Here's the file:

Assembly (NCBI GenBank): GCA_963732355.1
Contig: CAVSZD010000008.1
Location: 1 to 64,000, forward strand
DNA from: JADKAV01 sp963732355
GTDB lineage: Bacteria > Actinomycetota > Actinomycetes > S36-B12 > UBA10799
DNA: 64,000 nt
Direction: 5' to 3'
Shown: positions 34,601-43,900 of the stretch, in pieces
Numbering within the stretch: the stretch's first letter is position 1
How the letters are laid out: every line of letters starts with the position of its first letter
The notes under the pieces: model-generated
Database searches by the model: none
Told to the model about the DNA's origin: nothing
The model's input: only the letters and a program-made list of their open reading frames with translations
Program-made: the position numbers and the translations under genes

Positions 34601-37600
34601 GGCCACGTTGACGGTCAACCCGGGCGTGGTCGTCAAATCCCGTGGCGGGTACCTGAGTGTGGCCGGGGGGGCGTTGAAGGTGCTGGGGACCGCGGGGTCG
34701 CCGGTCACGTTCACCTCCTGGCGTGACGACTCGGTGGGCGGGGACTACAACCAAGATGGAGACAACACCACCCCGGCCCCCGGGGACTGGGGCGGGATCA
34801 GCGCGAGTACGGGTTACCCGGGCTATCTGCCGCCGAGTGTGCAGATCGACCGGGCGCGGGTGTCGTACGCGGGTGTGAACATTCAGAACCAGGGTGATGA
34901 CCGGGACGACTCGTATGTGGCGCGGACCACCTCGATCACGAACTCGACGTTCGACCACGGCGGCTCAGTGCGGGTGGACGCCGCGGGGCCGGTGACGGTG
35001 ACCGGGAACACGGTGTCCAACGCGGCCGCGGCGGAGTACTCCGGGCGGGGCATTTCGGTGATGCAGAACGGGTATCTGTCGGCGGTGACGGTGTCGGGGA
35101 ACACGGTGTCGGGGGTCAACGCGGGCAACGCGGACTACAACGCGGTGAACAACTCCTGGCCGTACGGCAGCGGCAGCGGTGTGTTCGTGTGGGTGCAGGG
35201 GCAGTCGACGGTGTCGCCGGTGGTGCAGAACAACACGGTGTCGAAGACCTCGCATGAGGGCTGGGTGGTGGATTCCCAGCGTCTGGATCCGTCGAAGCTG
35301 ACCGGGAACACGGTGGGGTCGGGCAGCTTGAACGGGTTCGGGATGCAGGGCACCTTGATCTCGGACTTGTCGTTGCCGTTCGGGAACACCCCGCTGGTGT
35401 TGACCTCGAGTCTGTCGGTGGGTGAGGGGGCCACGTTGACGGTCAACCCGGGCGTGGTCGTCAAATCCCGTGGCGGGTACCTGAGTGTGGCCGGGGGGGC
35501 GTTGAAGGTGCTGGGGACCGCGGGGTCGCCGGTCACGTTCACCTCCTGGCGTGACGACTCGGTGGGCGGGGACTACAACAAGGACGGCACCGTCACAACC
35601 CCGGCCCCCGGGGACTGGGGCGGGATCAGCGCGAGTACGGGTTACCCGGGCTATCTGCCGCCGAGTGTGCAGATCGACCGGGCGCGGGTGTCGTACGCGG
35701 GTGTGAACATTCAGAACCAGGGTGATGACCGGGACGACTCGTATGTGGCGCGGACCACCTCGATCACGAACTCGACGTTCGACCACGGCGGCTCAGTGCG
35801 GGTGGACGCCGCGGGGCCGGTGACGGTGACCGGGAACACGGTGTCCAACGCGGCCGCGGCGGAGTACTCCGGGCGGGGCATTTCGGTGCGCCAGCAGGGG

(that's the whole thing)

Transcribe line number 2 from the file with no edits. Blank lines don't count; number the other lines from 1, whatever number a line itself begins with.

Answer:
Contig: CAVSZD010000008.1